Well, generally they don''t, but they could, if you wanted. You could have it so that these members cap the variable to a given range, either silently, or by throwing an exception if you try to exceed the range.
quote:
Bounds checking per-access is a good example of operating at the wrong level granulatity. Bounds checking should be performed in ASSERTs, or you should use .begin() .end() type functions which solve all the problemsm.

This is a good and interesting point which I''ve not heard expressed so succinctly before. If client code needs random access to a group of variables, it should know the upper and lower bounds and should police these itself. And if it only needs sequential access, it can be given the begin and end iterators/positions as you stated. Per-access bounds checking should not exist in Release builds.

quote:
I don''t think there should be any get/puts either, it means somethings wrong. If it''s a property that can be twiddled, it''s as good as public.

I think this is perhaps too strong a stance to take. Using one of the two is quite common, for example. You might want a variable that is read-only: ie. the object maintains it, perhaps changing it, perhaps not, but client code needs to read it. The safe way is to use a Get function to read it from the owning object. Making it public means something else could alter it, which you don''t want. Another example is being able to set an object with a different Strategy object to change its behaviour. You might want a Set function for this, and maybe a Get function to retrieve it. If you encapsulate Strategy creation in the object, that increases class dependencies which is likely to be a bad thing.

I do agree that, whenever you feel the need to use a Get or Set, and especially a pair of them, that is a big warning sign that you''ve not really thought through what you''re trying to achieve. This doesn''t always mean they''re wrong: just that they often are

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Yup, I''m not entirely confident about why you would want to use get/set in a core component. But they can be useful if you know where to use them...

They are most useful for objects that actively process encapsulated data, methinks. Such as Documents, for example. This makes them good for scripting, and is why VB implements properties this way.

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Accessors, when inlined, don't take any performance hit, they allow you to do range checking (in debug builds), they allow you to do and validation (in debug builds), they allow you to perform syncronization, they allow you to change the implementation when deriving new classes, they allow you to notify dependents of changes (observer pattern), etc, etc, etc.

Just the range checking and validation alone makes it worth it to use accessors, in my opinion.

As for Magmai's two reasons accessors are bad:

quote:

It doesn't protect the variable, thus destroying any illusion of encapsulation.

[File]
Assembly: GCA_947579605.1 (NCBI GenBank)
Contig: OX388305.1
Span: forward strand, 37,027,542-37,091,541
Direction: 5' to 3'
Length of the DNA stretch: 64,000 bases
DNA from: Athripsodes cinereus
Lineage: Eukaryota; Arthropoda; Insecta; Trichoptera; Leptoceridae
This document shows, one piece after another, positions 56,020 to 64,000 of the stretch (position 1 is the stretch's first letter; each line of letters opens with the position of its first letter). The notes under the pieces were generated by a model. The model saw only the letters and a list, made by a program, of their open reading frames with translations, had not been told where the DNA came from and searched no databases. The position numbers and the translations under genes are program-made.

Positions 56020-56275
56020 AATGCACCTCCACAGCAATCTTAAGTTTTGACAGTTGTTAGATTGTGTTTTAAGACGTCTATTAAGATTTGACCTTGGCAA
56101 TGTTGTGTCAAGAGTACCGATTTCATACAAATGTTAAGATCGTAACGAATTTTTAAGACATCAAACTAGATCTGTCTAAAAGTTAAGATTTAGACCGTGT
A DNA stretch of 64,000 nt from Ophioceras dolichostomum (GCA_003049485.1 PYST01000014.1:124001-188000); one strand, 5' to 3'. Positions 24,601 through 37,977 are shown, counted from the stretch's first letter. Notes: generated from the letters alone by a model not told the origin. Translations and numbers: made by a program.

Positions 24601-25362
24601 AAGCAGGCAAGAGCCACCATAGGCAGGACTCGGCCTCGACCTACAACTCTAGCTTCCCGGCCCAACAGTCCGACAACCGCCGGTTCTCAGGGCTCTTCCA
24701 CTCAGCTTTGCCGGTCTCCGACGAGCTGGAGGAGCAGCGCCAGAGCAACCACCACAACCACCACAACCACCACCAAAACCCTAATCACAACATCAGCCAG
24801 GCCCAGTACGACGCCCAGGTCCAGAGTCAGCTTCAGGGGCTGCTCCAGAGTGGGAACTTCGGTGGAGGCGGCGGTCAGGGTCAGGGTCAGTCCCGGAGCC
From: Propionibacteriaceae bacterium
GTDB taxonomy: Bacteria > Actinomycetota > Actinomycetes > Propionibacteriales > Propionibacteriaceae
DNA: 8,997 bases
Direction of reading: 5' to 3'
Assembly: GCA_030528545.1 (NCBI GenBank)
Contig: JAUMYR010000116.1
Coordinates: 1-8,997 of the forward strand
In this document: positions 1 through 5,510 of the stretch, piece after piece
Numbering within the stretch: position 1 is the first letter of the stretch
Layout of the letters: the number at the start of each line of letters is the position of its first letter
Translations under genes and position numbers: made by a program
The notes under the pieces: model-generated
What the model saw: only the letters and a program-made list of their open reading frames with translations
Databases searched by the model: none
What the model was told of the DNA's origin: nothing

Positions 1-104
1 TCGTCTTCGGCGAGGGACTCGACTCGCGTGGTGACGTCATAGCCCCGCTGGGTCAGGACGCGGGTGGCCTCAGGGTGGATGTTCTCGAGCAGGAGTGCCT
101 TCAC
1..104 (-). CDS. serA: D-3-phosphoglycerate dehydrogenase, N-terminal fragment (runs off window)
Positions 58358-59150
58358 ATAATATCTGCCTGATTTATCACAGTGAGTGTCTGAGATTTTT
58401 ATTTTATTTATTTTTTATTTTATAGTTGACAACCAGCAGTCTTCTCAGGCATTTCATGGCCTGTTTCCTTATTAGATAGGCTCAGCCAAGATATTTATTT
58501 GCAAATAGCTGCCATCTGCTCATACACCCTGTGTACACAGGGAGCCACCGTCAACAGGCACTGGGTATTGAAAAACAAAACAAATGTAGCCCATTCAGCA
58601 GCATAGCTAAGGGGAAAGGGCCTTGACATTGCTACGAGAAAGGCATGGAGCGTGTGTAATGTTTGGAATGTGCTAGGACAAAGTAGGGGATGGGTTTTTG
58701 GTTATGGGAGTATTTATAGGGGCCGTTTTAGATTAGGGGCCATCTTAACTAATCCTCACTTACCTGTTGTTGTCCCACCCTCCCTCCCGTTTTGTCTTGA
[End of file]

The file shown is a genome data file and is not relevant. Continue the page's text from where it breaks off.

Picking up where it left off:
I totally disagree for the same reasons Kylotan specified: automatic range checking and validation (in debug builds). However, if you mean that the user can still twiddle with the memory directly to change the variables, that is true, but that's hardly a downside. The reason (or one of them) for encapsulation is to make it harder for the programmer to make accidental mistakes. If the programmer specifically wants to directly change the value of a memory address, then by all means, go for it.

The other reason Magmai stated is:

quote:

Get/Set methods that perform task can create side-effects that are highly undesirable. If twiddling a control from code sinks an event, you can end up with ugly loops and crappy boolean state variables. Imagine if UpdateData(FALSE) caused each UI object to execute it's OnChange event... this is the sort of thing that happens in VB and is caused by the set/get side-effects



This is a general design issue and has nothing to do with accessors themselves.

The only valid reason posted for not using accessors is that they 'are that they are a pain in the arse'. I can only assume the poster meant it take so much longer to type Set or Get and function parenthesis. Granted, that does take longer to type, but so does proper description function/variable names and comments, but it's still a good idea to do so.

And for those very few classes that wouldn't even use range checking and validation, I'll still use accessors. Why? Because there is no speed decrease and doing so will allow me in the future to make changes easily to that class or deriviations. You should always strive for reusability.


Update: BTW, I totally forgot to cover the consistancy issue. How confusing will it be to programmers when they must use accessors to change variables in class A (because syncronization must exist), but can only change variables directly in class B? Worse yet, what about class C that requires some variables to be changed directly, and others to be changed using accessors? How will the programmer ever know which form to use?

Consistancy is a requirement when other people will be using your code.


- Houdini

Edited by - Houdini on August 27, 2001 12:22:53 PM

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I guess you can validate the data request using a get/set, but I still think there''s something bad afoot when these guys crop up.

quote:

quote:
--------------------------------------------------------------------------------
Get/Set methods that perform task can create side-effects that are highly undesirable. If twiddling a control from code sinks an event, you can end up with ugly loops and crappy boolean state variables. Imagine if UpdateData(FALSE) caused each UI object to execute it''s OnChange event... this is the sort of thing that happens in VB and is caused by the set/get side-effects
--------------------------------------------------------------------------------

This is a general design issue and has nothing to do with accessors themselves.


True enough, but it''s a pervasive design flaw with this method - it must be too tempting to make setting the variable automatically take-care of updating the state of the object when you have a function to put code in.


If you need to do bounds checking, there''s more than one object - overload the [] or () operator and do debug bounds checking there, instead of a get/set.